CCAS Announces Kendeigh Grant Recipients

Champaign County Audubon News

Each spring the Champaign County Audubon Society awards ornithological research grants in memory of Charles S. Kendeigh. An ornithologist of international stature, Dr. Kendeigh was one of our founding members. Congratulations go to Cassandra Wilcoxen and Brett Dorak as recipients of the grant award in 2016.

Cassandra Wilcoxen is a student at University of Illinois Urbana-Champaign working towards a
Master of Science in the Department of Natural Resources and Environmental Sciences. Cassandra’s
study will examine the use of cover crops on agricultural fields and whether they are beneficial to
birds during spring migration. The goal of her research is to identify which farming practices benefit
birds most, so that farmers can be provided with better recommendations to support higher bird
abundance and diversity in a landscape largely dominated by row-crop agriculture. This is Cassandra’s
second year receiving the Kendeigh Grant for research on cover crops, and the project has been
expanded by adding more sites for a larger sample size than last year. The grant funds will cover
travel to the study sites and the hiring of a part-time field technician to assist in data collection.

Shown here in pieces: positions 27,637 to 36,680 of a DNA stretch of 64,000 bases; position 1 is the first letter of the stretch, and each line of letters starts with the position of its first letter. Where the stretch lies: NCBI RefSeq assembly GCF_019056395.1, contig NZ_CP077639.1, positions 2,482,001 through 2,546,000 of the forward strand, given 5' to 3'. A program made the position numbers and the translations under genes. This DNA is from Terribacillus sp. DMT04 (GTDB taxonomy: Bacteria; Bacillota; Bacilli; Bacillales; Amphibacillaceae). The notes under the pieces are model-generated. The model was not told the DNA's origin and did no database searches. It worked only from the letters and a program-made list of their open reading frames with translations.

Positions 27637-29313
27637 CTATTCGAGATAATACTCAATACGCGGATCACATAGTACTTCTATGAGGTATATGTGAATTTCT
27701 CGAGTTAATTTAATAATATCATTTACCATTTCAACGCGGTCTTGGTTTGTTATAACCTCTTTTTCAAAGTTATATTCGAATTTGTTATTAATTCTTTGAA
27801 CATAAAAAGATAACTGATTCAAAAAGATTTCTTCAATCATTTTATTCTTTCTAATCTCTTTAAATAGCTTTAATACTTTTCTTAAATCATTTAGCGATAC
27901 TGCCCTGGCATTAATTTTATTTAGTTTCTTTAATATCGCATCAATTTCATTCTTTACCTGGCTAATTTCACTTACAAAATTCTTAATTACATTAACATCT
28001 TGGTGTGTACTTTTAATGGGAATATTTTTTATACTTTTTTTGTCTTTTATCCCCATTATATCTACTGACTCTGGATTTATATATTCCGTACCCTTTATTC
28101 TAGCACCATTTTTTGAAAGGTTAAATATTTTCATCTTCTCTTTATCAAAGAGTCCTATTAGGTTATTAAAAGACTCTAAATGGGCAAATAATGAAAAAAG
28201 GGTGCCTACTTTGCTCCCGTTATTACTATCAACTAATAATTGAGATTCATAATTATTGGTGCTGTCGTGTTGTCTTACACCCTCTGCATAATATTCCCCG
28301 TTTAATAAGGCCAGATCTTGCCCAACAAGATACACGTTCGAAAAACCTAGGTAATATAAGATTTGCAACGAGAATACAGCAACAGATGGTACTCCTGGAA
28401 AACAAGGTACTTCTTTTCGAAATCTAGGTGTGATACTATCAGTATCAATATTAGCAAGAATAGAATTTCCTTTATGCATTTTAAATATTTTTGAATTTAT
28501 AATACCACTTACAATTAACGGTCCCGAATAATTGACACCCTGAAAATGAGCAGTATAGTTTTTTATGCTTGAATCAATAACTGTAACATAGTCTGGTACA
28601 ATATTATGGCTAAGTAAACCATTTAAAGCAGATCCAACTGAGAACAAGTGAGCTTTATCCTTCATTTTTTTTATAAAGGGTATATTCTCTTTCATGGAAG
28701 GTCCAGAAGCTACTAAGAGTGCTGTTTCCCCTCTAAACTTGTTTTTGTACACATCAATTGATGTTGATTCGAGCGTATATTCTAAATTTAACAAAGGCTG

Brett Dorak is also pursuing a Master of Science in the Department of Natural Resources and Environmental
Sciences at the University of Illinois in Urbana-Champaign. His project will examine wintering
ecology of urban populations of Canada geese, with the goal of investigating the movements
of wintering goose populations and their use of thermal refuges in the Greater Chicago Metropolitan
Area. Brett will fit geese with transmitters in order to track their movements throughout the winter
and record habitat types and characteristics preferred by the geese. Better understanding ecological
factors influencing the use of thermal refuges can also help in developing strategies to influence
their movements, for example in the vicinity of airports where airstrikes may occur. The grants funds
awarded to Brett’s project will help cover costs of data plans for transmitters used in the study.